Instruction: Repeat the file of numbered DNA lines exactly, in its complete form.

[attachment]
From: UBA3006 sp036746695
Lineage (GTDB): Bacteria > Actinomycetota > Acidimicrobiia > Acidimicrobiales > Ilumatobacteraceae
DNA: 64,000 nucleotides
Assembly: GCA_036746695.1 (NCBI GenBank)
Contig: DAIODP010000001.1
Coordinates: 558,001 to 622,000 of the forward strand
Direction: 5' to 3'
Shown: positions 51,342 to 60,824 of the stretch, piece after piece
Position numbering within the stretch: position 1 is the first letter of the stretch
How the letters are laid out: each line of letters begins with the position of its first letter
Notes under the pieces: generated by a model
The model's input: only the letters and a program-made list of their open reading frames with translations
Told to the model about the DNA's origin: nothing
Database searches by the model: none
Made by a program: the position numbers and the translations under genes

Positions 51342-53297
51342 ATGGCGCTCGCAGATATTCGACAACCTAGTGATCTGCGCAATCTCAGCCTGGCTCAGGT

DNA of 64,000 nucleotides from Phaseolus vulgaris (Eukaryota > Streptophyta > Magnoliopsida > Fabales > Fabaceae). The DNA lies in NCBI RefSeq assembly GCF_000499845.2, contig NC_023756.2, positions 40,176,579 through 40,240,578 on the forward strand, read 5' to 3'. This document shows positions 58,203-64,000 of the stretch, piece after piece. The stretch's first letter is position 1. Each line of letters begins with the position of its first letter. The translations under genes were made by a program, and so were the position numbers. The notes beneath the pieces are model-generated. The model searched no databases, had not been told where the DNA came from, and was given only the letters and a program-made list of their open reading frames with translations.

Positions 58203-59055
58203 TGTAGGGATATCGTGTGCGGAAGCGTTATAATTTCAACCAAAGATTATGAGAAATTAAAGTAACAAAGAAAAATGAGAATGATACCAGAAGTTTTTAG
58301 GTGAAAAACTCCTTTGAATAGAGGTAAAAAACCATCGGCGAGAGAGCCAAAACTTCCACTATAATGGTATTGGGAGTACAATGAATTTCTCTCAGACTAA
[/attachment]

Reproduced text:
From: UBA3006 sp036746695
Lineage (GTDB): Bacteria > Actinomycetota > Acidimicrobiia > Acidimicrobiales > Ilumatobacteraceae
DNA: 64,000 nucleotides
Assembly: GCA_036746695.1 (NCBI GenBank)
Contig: DAIODP010000001.1
Coordinates: 558,001 to 622,000 of the forward strand
Direction: 5' to 3'
Shown: positions 51,342 to 60,824 of the stretch, piece after piece
Position numbering within the stretch: position 1 is the first letter of the stretch
How the letters are laid out: each line of letters begins with the position of its first letter
Notes under the pieces: generated by a model
The model's input: only the letters and a program-made list of their open reading frames with translations
Told to the model about the DNA's origin: nothing
Database searches by the model: none
Made by a program: the position numbers and the translations under genes

Positions 51342-53297
51342 ATGGCGCTCGCAGATATTCGACAACCTAGTGATCTGCGCAATCTCAGCCTGGCTCAGGT

DNA of 64,000 nucleotides from Phaseolus vulgaris (Eukaryota > Streptophyta > Magnoliopsida > Fabales > Fabaceae). The DNA lies in NCBI RefSeq assembly GCF_000499845.2, contig NC_023756.2, positions 40,176,579 through 40,240,578 on the forward strand, read 5' to 3'. This document shows positions 58,203-64,000 of the stretch, piece after piece. The stretch's first letter is position 1. Each line of letters begins with the position of its first letter. The translations under genes were made by a program, and so were the position numbers. The notes beneath the pieces are model-generated. The model searched no databases, had not been told where the DNA came from, and was given only the letters and a program-made list of their open reading frames with translations.

Positions 58203-59055
58203 TGTAGGGATATCGTGTGCGGAAGCGTTATAATTTCAACCAAAGATTATGAGAAATTAAAGTAACAAAGAAAAATGAGAATGATACCAGAAGTTTTTAG
58301 GTGAAAAACTCCTTTGAATAGAGGTAAAAAACCATCGGCGAGAGAGCCAAAACTTCCACTATAATGGTATTGGGAGTACAATGAATTTCTCTCAGACTAA